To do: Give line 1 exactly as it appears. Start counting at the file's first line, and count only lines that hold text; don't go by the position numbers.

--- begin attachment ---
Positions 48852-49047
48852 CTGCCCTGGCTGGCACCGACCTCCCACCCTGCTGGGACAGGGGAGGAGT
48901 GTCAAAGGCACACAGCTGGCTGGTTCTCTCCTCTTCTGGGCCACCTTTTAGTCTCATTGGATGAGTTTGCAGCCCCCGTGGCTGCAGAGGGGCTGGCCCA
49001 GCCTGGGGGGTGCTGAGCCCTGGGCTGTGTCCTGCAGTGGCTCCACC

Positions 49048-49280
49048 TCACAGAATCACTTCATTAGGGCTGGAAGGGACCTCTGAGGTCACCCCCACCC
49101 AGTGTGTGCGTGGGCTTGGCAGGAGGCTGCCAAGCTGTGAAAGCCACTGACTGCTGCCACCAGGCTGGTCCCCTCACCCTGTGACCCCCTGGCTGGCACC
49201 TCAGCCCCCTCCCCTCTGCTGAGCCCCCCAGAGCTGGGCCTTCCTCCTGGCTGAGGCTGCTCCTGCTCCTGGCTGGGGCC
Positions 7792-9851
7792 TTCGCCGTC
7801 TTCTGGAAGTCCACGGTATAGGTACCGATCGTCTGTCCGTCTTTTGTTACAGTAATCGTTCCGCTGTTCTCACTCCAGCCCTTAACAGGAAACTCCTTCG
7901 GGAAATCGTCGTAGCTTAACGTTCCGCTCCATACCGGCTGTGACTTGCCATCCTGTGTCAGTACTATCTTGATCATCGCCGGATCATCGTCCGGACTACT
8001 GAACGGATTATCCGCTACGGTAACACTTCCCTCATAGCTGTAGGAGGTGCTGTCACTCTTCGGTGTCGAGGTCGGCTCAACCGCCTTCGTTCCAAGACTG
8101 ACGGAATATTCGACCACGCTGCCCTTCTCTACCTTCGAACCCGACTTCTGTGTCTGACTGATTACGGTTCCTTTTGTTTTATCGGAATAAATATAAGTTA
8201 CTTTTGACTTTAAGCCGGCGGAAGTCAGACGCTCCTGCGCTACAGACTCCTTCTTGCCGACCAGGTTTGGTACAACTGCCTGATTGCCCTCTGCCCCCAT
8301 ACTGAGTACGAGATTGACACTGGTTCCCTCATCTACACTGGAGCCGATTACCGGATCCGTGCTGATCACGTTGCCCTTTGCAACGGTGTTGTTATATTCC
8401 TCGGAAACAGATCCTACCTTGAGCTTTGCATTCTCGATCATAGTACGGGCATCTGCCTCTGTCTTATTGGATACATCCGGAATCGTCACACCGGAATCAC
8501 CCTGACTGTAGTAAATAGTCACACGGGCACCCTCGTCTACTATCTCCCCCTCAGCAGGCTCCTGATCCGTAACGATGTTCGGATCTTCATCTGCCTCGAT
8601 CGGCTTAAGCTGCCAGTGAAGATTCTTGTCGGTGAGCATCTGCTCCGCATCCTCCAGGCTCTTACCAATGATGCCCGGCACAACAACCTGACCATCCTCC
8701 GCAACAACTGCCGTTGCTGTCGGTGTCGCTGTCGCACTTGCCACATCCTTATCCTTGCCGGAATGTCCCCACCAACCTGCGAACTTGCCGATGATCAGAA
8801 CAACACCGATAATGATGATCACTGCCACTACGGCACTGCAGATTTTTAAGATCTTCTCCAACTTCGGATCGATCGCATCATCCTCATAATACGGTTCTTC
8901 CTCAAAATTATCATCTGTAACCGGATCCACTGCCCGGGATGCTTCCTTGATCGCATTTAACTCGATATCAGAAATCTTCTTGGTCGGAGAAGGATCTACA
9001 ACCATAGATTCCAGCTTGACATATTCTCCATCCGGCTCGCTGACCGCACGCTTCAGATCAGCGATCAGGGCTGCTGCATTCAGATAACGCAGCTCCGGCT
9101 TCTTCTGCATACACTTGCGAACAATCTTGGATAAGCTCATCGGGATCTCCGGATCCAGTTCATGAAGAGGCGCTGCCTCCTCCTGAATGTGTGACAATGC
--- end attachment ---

Positions 48852-49047